Two years ago today David and I were told that our child has cancer. I woke up not realizing what today was, until I looked at the calendar and the date jumped out at me. I was immediately flooded with images.
Of David calling me from the hospital, saying they wanted to keep her for testing. Of her with a cast on her leg. Of the IV drip of morphine that was not even touching her pain. Of her puffy eyes from not sleeping in 24 hours. Then every time she fell asleep her body would twitch and she would wake up and cry out in pain. Of the doctor watching this happen, not knowing how to help her sleep.
Of me, lying next to her on the bed, with two doctors standing over us talking in a language I did not understand, until they said the word cancer. That, I understood. Of putting my face in my hands and the sob that escaped my mouth as they walked out. Of holding onto my husband, trying to comfort each other, not knowing if she would live or die. Of the sobs from David as he called his family from the bathroom of our hospital room. Of a two year old fasting all day, waiting for her turn to get her bone marrow checked to see if it was indeed cancer.
Of our beloved oncologist, our first meeting with her, when she explained it was leukemia, but we would have to wait another day to see if she would have a 90% chance of survival or 50% chance. Of high fiving David in the cafeteria when we went to celebrate that it was 90%, and of laughing together about the fact that we had found something to celebrate. Of throwing up because I had just found out a month ago I was pregnant. Of finding out it would be over two years of treatment, and not know how we would get through it, with a pregnancy, and then a new baby. Of calling my doctor, begging for a sleeping pill that was safe to take because I was exhausted and my nights were filled with nurses coming in and out, and thoughts that would not leave my head so I could rest. Of us getting a crash course on blood counts, and ANC's, and names of chemotherapies. Of Brinley getting a poke every time she spiked a fever, and of us holding her down. Of the time they couldn't get her vein, when I had to leave the room so that I didn't push the IV team off of her. Of the way she looked at us, those charged with protecting her, as if to say "Why? Why are you letting them do this to me?"
Of seeing a new built-in tube sticking out of her chest for the first time and having to sit down because it made me dizzy. Then learning that we had to change the dressing on it once a week, and flush it every day. Of her first chemotherapy treatment going into her veins, while she slept peacefully.
Of the sour smell that came from her skin after the chemotherapy. Of the nurse who accidentally interrupted me while I was crying in the night, and sat by my side to talk out of the kindness of her heart. The way I cried every time I was alone, but put on a strong face the rest of the time.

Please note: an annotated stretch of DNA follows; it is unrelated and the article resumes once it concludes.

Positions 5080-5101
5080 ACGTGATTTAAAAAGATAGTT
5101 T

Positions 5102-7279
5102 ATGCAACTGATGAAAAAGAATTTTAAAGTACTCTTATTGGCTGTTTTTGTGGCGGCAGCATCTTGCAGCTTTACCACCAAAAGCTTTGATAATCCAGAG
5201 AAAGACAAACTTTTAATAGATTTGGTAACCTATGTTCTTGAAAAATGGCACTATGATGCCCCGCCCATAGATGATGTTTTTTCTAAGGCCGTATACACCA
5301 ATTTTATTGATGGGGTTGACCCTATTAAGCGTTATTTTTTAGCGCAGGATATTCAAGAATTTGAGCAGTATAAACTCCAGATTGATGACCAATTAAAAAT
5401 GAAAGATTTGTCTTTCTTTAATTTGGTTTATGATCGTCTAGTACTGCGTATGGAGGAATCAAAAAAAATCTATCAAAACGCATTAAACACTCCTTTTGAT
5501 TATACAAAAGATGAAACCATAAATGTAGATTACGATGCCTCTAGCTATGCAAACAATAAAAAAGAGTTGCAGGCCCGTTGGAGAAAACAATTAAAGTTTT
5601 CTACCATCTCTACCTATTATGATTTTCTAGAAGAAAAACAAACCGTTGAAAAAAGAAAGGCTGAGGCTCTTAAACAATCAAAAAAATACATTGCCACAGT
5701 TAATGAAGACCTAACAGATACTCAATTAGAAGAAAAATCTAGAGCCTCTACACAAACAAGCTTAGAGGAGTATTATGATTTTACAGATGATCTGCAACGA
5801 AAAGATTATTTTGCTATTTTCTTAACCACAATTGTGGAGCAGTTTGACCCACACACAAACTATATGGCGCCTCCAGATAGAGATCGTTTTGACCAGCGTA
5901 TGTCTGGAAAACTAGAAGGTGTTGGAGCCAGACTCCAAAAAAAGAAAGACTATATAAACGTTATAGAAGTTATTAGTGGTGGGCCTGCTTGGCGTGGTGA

How quickly those memories returned, like a flood, as if it were yesterday. But it wasn't. It was two years ago. Brinley was talking to me when these images came back, and said "Why are you doing that?" "Doing what?" "This" (she scrunches her face into a twisted mess of a look, and I now know what I look like when I cry. It wasn't pretty.) I made up a story about my ugly-girl cry look and thought how she has no idea what she has even been through. She asked me a few weeks ago "Did it hurt when I got cancer?" It caught me so off guard I started to cry (geez, there's a lot of crying going on in this post. I really am NOT a crybaby!) because again, I remembered that yes, it did hurt. Then I realized, she doesn't remember! I knew she would forget, but hadn't realized it has already happened.
As I started checking e-mail this morning I noticed we had a new online donation to Brinley's lemonade stand. It was from a very dear out-of-state friend who probably had not idea what today was. It was absolutely perfect, since our online donations have been slow. It reminded me that this was not in vein. Everything she has been through has not been in vein. All I have ever wanted to know is that it would not all be in vein. And so, you know who you are, you reminded me today that is wasn't. That we are helping in a way we would not have been able to before. The first year it was about survival. It was about us, our family, holding on, and weathering the storm. This year it has been about others. It is no longer about just Brinley. We are in a good place right now. I don't believe her cancer will come back. It is about the other children who are not in such a place as we are. I know that place, and it is...I don't have a word. I just don't have a word. That is what it is about now. In less than three short months, Brinley will be done. WE, however, will not be done. Not until every child diagnosed with cancer is guaranteed a cure.
Check back later for some pictures of then and now...I am pretty much computer illiterate and David does all the pictures, so it will have to wait!